There was also the “black jacket” problem, as McCormack calls it, in which the public regarded motorcyclists as hoodlums. Hollywood did little to help in this regard – both in dark movies like The Wild One and even lighthearted flicks like Beach Party, bikers were the bad guys.
A few years later, the answer was Grey Advertising’s door-opening “You Meet the Nicest People on a Honda” campaign. Printed in Life and Collier’s, the ads presented motorcycles as a friendly lifestyle instead of as, well, motorcycles. As McCormack notes, “We didn’t even call them motorcycles. We called them ‘two-wheeled fun machines.’” The floodgates opened, and annual sales blossomed from the 50,000 range to 1.2 million within the decade. Other Japanese companies followed, including Bridgestone, Hodaka, Kawasaki, Lilac, Marusho, Suzuki, Tohatsu, Yamaguchi, Yamaha and more. Not all survived.
Designed for America
There were more hurdles to cross for the industry, including the fact that the American market required vastly different models than Asia or elsewhere. And while the existing Japanese bikes had good quality and offered such advanced (for the time) features as electric starting, they didn’t yet provide the more spirited qualities that Americans wanted. Honda fixed that with the 1961 CB72 Hawk and CB77 Super Hawk, respectively 250cc and 305cc twins with energetic new styling, updated suspension and more performance – exactly what the market craved. And instead of requiring the rider to mix oil and gas in the tank, new two-stroke models designed for America – notably the Suzuki X6 Hustler, Kawasaki A1 Samurai and Yamaha Big Bear Scrambler – featured sophisticated automatic oil-injection systems starting around 1964.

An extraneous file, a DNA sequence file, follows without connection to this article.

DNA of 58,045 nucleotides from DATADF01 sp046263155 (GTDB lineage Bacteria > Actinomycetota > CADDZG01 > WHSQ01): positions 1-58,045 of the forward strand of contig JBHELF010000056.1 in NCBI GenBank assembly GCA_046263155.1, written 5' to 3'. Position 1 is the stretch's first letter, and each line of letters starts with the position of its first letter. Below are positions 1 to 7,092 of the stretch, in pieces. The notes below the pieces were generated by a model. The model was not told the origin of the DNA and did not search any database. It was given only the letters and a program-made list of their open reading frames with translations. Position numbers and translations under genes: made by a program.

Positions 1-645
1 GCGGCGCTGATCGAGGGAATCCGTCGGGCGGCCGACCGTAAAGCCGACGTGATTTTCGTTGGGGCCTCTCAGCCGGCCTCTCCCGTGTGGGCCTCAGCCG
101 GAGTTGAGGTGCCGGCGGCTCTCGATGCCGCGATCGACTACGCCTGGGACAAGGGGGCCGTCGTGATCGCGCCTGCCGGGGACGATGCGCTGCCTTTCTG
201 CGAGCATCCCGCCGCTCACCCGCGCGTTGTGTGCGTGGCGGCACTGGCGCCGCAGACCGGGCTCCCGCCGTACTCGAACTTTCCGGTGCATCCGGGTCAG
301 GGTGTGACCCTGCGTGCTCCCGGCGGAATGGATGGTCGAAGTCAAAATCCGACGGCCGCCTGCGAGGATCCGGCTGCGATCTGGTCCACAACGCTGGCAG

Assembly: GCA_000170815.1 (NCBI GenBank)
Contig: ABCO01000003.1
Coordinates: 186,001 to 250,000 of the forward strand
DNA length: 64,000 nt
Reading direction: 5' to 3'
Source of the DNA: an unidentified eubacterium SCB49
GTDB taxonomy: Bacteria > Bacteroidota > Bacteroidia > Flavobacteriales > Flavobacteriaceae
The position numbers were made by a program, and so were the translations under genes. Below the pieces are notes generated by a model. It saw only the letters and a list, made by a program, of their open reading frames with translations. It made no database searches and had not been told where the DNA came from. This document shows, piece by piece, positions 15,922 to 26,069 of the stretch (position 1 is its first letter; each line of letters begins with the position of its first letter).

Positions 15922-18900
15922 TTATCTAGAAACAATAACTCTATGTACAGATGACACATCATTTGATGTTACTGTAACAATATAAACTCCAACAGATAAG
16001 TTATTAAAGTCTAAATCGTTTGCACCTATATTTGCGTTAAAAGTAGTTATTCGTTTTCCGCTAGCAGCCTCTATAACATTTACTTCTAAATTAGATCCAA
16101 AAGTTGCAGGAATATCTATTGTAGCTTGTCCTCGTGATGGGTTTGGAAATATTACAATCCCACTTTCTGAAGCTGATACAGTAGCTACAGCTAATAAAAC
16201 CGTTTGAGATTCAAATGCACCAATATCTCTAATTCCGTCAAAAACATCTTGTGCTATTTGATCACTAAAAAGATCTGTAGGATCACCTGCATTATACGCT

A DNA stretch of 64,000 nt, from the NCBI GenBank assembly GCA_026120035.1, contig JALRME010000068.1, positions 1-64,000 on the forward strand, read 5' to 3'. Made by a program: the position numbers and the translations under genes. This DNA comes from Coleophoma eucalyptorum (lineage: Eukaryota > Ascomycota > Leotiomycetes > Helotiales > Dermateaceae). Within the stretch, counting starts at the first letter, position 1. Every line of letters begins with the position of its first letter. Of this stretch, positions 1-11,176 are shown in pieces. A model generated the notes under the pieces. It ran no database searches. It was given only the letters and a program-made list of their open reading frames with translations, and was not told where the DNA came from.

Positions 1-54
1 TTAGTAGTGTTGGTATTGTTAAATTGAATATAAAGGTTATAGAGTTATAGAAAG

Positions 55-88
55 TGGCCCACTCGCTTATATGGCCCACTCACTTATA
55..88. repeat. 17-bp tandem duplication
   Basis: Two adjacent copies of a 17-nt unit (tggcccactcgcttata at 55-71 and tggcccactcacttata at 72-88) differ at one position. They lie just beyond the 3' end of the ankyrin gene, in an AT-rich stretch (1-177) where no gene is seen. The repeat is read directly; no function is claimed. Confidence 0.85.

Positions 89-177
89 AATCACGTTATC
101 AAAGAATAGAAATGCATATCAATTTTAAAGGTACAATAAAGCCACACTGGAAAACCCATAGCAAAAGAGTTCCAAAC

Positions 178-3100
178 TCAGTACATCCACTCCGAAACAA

The Off-Road Boom
Motorcycle recreation soon involved more than just riding around town on a sunny Sunday. The tremendous freedom that Americans enjoyed on open lands in the 1950s and 1960s created an unprecedented opportunity for trail bikes. Their hallmarks were light weight and reliability – essential virtues when you’re cow-trailing through the boonies. Such little bikes as the 1960 Yamaha Trailmaster 80 and 1961 Honda Trail 50 started a love affair with off-road riding that continues today. And as the studious Japanese sought to gain market share, the bikes only got better. In the early 1960s, the record for driving from Tijuana to La Paz – the 1,000-mile length of the Baja California Peninsula – reportedly belonged to a pickup truck at five days. In 1962 American Honda hired Dave Ekins and Bill Robertson to tackle the same dirt route on a pair of new 250cc CL72 street scramblers, with Walt Fulton dropping lime bags out of a Cessna to help guide them. They completed the trip in 37 hours. Off-road motorcycling had arrived.
A Competitive Streak